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Features

Health and the Subconscious
By Cris Cotone
Aug 21, 2014 - 12:12:35 AM

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The concept of the body being the vehicle for the body/mind/emotion/spirit reached the west with the Greek concept of "Sound Mind, Sound Body." There are records of the ancient Chinese and Mongolian people using body-oriented therapies for achieving physical and psychological well-being.

In 1949, Moshe Feldenkrais published a classical description of the body/mind in his book "Body and Mature Behavior," in terms of learned posture and the effect of gravity, anxiety, and effecting change in the body-mind. He saw the uniqueness of learning the growth process of the brain and nervous system.

Don Johnson, a student of Ida Rolf, in his book, "The Protean Body," (protean meaning: able to change into many different forms or able to do many different things) saw two major factors in the development of the body structure: "protection and appearance." We protect ourselves from physical and emotional pain. Freud understood that we use a vast amount of energy not to experience the "pain" of a past event. Wilhelm Reich, a student of Freud, discovered that the experienced event literally freezes in our body causing the event not to be fully expressed. We keep unconsciously (subconsciously) reliving the event mechanically again and again sabotaging ourselves. By the time we are adults, we have lost our capacity to respond to what is going on here and now--we are responding to the past.

Body Psychology is an approach to your body/mind's unconscious (subconscious) attitudes and uncovers the causes for self-destructive behavior. We often sabotage ourselves when we want to accomplish something--losing weight, exercising, desiring a new life style. This self-sabotage comes from the subconscious mind, leaving us with feelings of not being good enough; feeling stuck. It's true, we are "stuck" -- stuck with what we were taught to think of ourselves.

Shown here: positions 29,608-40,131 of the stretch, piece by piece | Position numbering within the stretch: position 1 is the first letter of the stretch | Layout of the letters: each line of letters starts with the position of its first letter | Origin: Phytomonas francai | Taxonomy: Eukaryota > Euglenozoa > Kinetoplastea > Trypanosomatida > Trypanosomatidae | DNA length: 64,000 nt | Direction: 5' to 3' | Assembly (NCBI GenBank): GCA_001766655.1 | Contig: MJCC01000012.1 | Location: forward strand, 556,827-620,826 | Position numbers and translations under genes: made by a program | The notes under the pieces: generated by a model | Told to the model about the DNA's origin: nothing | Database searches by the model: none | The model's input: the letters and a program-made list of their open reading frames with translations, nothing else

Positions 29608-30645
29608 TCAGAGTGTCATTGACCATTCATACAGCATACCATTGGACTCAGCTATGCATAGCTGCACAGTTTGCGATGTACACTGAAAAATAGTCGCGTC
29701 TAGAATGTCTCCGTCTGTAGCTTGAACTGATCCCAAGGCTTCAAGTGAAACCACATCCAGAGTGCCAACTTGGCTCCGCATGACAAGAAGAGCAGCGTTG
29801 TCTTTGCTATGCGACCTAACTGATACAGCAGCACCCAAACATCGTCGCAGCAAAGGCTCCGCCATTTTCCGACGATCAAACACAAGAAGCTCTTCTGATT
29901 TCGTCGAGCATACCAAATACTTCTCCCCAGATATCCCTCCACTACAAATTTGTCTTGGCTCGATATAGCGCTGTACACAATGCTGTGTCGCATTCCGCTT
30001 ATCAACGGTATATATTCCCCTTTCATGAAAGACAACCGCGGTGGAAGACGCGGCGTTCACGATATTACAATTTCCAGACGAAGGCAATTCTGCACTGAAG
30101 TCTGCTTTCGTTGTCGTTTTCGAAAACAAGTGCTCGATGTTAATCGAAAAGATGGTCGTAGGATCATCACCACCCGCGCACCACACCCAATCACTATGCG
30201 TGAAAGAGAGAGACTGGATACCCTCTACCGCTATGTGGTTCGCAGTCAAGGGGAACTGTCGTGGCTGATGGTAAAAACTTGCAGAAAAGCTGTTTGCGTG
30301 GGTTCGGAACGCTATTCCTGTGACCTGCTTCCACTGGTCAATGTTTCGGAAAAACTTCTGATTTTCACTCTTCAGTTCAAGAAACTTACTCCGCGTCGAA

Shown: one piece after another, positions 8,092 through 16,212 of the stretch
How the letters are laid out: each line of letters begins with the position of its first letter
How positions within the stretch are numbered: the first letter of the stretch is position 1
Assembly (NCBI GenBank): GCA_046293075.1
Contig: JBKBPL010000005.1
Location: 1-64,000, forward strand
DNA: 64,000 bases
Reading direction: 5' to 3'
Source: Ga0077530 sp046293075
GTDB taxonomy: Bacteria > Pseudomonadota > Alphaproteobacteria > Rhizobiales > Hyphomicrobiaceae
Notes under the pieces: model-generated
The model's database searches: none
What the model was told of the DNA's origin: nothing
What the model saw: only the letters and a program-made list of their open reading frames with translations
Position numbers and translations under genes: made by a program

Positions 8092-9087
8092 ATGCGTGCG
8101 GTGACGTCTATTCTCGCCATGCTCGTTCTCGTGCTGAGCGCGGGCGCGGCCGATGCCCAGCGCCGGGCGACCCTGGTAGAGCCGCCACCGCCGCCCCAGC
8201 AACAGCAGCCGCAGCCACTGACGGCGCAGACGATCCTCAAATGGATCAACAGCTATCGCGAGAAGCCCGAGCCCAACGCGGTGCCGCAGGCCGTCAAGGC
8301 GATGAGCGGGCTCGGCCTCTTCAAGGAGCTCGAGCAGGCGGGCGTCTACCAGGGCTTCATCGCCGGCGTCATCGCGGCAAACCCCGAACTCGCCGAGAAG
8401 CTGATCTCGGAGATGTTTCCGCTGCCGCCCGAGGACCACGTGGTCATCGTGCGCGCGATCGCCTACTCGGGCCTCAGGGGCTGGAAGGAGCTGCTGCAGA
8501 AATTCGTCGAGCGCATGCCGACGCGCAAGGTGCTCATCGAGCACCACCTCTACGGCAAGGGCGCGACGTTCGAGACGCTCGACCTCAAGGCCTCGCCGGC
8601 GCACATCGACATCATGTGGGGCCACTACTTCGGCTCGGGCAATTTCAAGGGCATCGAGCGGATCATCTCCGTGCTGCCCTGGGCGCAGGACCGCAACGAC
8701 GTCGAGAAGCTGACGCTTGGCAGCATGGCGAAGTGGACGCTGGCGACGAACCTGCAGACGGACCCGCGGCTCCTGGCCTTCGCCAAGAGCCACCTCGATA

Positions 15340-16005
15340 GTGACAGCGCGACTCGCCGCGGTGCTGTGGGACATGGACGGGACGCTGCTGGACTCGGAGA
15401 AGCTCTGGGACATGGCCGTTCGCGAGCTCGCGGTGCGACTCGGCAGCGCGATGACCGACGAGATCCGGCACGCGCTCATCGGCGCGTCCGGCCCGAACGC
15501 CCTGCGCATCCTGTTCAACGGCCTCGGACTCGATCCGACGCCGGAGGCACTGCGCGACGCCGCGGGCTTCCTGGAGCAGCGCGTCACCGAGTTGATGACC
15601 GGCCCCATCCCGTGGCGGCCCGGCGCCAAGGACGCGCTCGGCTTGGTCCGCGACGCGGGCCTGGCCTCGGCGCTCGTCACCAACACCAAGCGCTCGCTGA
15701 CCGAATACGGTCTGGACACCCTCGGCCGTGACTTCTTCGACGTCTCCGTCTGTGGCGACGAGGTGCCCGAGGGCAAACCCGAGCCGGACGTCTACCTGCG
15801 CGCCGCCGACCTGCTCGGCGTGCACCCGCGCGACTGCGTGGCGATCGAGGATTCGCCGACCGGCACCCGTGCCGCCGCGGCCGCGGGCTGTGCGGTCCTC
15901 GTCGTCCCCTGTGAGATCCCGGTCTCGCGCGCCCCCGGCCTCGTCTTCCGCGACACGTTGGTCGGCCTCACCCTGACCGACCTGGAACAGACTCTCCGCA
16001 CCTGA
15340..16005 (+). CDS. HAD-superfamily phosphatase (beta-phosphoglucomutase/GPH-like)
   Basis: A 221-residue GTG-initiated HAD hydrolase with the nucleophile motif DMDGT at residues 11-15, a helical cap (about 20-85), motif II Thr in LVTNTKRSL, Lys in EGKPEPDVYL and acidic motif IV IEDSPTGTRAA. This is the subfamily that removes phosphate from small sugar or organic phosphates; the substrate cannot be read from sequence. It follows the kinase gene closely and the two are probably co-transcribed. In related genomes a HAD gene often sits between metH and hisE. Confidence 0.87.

The way this process can be interrupted is by changing the body's neuromuscular system to its orientation to gravity. This is done by any deep-tissue massage or pattern release to loosen the muscles and cellular memory, which will create more flexibility leading to feelings of empowerment.

A way to experience your subconscious in action is to have someone watching and listening to you as stand up and lean on your left side, both feet on the ground, and talk (say anything). Listen to the quality of your voice. Now lean on your right side and continue talking. How much of a difference from left to right is your voice? Is it soft on one side more than the other? Can you hear the difference? Now try this: lean on your left side again, but this time don't talk. Just stand and pay attention to how you are feeling. This is important.